In city after city, affordable housing is disappearing. While buildings might be retired due to age and structural issues, others are being taken out of the affordability market and turned into market rate apartments. How is this possible?
For many low income apartment complexes built with tax credit funds, the complexes are required to maintain a low-income or affordability component within their complex for a set number of years. As those contracts expire, the owners are now free to take their complexes out into the open market and capture market rate rents.
When this happens, particularly in urban settings, the market demand for affordable housing increases while the inventory is decreased. At the same time, those landlords can now meet the overall market demand and charge significantly higher rents as well. Currently there are approximately 1.34 million units provided by the Section 8 program overseen by the U.S. Department of Housing and Urban Development (HUD). Roughly 30 percent of those units are under contracts set to expire in 2017, according to Crain’s Chicago Business.
Property owners, especially those in the up and coming neighborhoods, see these expiring contracts as an opportunity to cash in on the marketability of their properties. Once contracts expire, HUD is limited in their options. In many cases, once a project is taken out of the affordability market, the project is not replaced. Landlords must notify their tenants in advance of the conversion. In some states, the landlords must even offer their tenants the option of purchasing the unit themselves.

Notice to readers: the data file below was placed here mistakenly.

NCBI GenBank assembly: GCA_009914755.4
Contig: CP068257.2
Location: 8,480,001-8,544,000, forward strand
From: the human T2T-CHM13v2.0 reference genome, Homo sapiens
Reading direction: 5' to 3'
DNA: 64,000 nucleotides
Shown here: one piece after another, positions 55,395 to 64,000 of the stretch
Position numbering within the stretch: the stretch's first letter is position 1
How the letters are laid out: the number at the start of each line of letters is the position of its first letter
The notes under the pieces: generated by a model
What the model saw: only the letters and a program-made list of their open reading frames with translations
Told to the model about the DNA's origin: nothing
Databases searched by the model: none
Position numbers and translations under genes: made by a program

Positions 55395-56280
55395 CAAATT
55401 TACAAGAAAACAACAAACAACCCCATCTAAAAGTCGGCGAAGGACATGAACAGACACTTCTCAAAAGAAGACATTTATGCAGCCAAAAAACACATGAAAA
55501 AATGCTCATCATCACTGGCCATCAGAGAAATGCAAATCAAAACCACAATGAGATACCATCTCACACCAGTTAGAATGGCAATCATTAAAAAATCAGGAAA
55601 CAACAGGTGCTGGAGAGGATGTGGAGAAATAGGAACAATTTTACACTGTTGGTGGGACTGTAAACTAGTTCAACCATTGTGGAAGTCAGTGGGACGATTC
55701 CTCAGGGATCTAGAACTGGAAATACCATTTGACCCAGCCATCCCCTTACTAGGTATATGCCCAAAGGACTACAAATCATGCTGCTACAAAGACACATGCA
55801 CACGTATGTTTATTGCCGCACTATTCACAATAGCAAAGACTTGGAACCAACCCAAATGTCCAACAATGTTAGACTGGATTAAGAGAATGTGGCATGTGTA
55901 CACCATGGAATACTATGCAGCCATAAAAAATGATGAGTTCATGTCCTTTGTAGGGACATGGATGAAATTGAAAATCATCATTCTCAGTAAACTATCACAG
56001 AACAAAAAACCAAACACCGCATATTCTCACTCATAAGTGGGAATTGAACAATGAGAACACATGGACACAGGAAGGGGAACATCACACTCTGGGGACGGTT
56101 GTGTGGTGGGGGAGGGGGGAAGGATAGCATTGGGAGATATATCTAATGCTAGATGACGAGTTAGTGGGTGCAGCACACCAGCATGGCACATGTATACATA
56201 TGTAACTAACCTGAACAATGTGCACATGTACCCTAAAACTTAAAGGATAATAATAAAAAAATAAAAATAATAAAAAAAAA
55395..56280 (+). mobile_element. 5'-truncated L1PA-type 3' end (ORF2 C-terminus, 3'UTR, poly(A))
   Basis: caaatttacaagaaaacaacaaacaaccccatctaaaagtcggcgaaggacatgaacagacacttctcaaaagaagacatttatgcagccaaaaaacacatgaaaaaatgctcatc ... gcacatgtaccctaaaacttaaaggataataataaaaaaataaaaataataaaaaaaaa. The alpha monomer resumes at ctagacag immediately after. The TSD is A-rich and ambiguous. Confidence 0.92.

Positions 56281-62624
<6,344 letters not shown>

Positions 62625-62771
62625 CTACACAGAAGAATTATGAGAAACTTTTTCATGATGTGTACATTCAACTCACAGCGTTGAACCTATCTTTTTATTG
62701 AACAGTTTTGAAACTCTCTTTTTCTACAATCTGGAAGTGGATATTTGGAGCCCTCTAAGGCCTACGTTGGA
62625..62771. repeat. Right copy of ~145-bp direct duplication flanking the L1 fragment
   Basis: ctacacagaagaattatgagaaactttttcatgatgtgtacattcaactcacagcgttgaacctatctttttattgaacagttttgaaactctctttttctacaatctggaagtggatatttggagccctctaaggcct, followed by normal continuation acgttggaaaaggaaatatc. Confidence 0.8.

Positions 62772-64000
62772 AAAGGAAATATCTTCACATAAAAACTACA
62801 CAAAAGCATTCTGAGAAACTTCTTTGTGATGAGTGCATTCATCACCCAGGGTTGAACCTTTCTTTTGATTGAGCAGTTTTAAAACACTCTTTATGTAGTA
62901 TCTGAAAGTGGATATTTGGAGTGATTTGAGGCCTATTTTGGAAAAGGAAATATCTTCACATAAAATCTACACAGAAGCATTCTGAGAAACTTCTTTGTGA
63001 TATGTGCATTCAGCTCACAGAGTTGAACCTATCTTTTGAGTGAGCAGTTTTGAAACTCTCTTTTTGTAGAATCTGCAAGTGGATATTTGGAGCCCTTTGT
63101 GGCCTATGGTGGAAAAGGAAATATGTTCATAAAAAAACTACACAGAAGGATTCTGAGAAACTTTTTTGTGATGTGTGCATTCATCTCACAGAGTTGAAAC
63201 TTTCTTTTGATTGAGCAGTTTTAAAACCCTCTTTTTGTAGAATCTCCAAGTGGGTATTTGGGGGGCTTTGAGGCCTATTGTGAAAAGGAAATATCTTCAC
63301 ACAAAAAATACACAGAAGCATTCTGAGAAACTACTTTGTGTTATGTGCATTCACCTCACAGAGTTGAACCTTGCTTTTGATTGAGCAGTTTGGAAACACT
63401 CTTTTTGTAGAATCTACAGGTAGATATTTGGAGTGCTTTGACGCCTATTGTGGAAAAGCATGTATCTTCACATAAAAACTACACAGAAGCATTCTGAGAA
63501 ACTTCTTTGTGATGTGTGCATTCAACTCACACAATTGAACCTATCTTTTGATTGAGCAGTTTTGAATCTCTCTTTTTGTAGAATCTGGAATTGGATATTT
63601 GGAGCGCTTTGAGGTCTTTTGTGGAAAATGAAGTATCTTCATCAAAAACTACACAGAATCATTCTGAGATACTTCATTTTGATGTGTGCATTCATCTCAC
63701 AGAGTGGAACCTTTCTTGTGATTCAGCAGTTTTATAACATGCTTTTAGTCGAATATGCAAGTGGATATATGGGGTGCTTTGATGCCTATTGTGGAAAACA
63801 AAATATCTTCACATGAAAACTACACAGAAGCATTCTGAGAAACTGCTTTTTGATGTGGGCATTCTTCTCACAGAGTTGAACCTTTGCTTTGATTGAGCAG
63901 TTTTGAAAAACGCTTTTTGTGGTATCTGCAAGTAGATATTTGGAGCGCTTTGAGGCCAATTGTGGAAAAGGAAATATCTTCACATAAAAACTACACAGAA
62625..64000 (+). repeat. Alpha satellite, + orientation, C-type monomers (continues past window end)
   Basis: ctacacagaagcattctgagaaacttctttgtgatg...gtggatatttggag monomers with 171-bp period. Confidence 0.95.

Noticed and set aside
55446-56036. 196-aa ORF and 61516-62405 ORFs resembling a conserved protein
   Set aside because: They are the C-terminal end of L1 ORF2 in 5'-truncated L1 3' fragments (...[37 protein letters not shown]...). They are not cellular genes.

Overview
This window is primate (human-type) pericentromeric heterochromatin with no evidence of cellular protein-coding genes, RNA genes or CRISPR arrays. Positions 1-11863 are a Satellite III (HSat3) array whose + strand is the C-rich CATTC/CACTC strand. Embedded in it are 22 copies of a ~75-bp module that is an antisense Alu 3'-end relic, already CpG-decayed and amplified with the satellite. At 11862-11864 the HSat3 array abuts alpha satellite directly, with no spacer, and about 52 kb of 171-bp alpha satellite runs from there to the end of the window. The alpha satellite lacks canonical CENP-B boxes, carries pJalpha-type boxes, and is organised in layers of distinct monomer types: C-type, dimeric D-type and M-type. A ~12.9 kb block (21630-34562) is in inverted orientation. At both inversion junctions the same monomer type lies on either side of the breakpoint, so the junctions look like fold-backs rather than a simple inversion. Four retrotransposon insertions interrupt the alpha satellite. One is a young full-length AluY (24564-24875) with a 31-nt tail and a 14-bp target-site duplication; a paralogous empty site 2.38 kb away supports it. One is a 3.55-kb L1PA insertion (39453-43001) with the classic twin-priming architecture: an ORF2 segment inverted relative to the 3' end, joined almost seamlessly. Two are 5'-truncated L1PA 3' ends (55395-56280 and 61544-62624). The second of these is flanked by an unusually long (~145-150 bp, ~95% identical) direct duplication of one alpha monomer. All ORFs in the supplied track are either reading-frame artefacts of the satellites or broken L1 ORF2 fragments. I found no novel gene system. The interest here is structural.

Still most of the tenants find themselves displaced as the complex becomes a market rate development
This situation is of particular concern for those relying on the subsidies to maintain their housing. These contracts have the tenants paying 30 percent of their income and HUD provides the landlord with an additional subsidy. Without the subsidy, most of these households would find themselves paying a majority of their income just to maintain housing. These families also become at greater risk of losing their housing altogether.
Cities such as New York, for example, are on the front lines of the affordability crisis. Their workforce is primarily low income, but the lack of affordable housing is pushing this workforce out of the city itself. As the rents continue to rise, many households are devoting more and more of their income to rent.
So why are so many of these contracts set to expire now? The original contracts were created in the 1970s and 1980s with a 20 year affordability clause. Many were renewed again in the 1990s and are now up for renewal again. While a majority may be renewed, those projects in neighborhoods with good schools and amenities are at highest risk of being converted. The owners can also choose to renew for one and five year periods, also contributing to the potential wave of conversions.
The answer to this crisis in multi-pronged. It means intense development of affordable units, particularly in areas of high poverty. In addition, affordable housing programs need to be expanded, especially those focused on preserving this type of housing. Still, most of these are long term solutions that will not address this current affordability crisis, as units are lost to the current market demand.